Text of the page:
News / Africa

Somalis Rip Aid Donors For 'Failing' Famine Victims

Women wait for medical care at Camp Seyidka, a camp for displaced people, in Mogadishu, Somalia, August 19, 2011
Women wait for medical care at Camp Seyidka, a camp for displaced people, in Mogadishu, Somalia, August 19, 2011

A top British official says 400,000 children could die of starvation and disease in Somalia unless international agencies speed up deliveries of lifesaving food and medicines. In the capital Mogadishu, people became increasingly impatient with the slow pace of the famine response.

The children’s wards of Mogadishu’s Banadir Hospital are bursting with infants on a knife-edge between life and death.

More families with malnourished children stream in to the capital each day from rural areas in a desperate search for life-saving food and medicines.

Makeshift camps for internally displaced people are overflowing with an estimated 200,000 people surviving mainly on handouts from the local business community.

On a visit to Mogadishu this week, Britain’s international development secretary Andrew Mitchell described the world’s response to the crisis as “dangerously inadequate."  He urged international donors to move faster to save about 400,000 children across Somalia at risk of starvation.

From the standpoint of local people, it’s hard to understand why help has been so slow in coming. A Danish television crew recently gained access to a United Nations World Food Program warehouse at the Mogadishu port, and showed large stocks of food in storage.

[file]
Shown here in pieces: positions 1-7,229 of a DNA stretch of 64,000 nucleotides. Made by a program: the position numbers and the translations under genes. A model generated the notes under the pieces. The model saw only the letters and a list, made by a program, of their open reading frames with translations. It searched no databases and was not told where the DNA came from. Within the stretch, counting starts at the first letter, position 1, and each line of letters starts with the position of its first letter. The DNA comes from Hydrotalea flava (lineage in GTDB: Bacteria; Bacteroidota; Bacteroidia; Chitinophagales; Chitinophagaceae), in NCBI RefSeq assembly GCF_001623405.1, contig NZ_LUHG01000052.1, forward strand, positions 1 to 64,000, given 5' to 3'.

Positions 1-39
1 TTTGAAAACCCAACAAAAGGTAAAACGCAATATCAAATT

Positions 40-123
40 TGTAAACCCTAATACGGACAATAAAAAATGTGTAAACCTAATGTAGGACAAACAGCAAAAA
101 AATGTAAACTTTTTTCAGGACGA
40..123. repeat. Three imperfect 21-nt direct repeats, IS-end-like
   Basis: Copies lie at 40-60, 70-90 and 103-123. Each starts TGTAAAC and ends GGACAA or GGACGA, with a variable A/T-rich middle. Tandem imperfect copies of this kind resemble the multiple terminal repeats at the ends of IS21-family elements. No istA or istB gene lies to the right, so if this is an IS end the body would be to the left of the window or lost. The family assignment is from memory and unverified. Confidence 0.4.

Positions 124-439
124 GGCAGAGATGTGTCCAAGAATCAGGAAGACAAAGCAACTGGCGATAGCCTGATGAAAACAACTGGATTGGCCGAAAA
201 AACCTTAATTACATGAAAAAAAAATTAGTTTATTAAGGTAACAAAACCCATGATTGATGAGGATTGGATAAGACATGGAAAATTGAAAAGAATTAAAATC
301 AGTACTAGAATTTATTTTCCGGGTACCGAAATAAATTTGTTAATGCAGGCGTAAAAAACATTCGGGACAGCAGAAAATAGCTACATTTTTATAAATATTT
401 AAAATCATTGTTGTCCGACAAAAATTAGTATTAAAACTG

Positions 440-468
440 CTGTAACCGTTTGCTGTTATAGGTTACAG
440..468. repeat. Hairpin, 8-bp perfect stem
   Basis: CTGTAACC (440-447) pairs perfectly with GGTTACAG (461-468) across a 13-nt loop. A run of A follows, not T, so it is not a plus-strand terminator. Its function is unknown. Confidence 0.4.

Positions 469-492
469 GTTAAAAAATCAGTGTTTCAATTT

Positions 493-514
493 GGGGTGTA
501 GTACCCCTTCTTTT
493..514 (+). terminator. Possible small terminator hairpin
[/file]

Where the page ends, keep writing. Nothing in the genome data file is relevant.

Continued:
Somali photojournalist Mohammed Dahir says there is a widespread belief among people that the WFP is sitting on stocks of food while children go hungry.

"The food is stuck at the port," he said. "You don’t get to see any food distributions. You’d be here in Mogadishu 10 days, and [not] see any WFP official on the ground. You can’t see them."

WFP officials say they are working as fast as possible to organize a safe and effective aid delivery pipeline. But spokesman Susannah Nicoll points out that years of terror and intimidation by the al-Qaida linked militant group al-Shabab forced most aid agencies to abandon Somalia operations.

Now that al-Shabab has withdrawn from Mogadishu, she says efforts to rebuild delivery systems are having a hard time keeping pace with the unfolding human tragedy.

"There are so many people arriving it’s an overwhelming situation, so it’s a very difficult balance of actually trying to have the control mechanisms to be able to know you are able to reach the people you need to reach safely with minimal risk," said Nicoll.

Local aid groups argue that Western humanitarian organizations must accept greater risk given the scale of suffering in Somalia.

Mogadishu Mayor Mohamoud Ahmed Nur ridicules the suggestion that the famine zone is too dangerous for aid distribution. He argues that groups like WFP should put aside what he calls “ideological blinders” and begin cooperating with Islamic humanitarian agencies, even those with suspected links to extremists.

"They raise a lot of money on behalf of the suffering of Somali people," said Nur. "If that money cannot reach on time, it’s useless if it becomes too late. If Arab agencies or Arab Red Crescent can distribute, why not these agencies? Why can’t they do the same thing?  Are they special?"

The WFP’s Susannah Nicoll says all options remain open as the aid community looks at ways to get food to the people, including working with Islamic agencies.

Another veteran humanitarian official, Mercy Corps’ Cassandra Nelson says the aid community sympathizes with the impatience of Somalis who are watching their children die. At the same time, she says agencies must consider the risks carefully. To move hastily, she cautions, “would not be doing anyone any favors, including ourselves”.

You May Like

UN Watchdog Urges Israel to Probe Possible Gaza War Crimes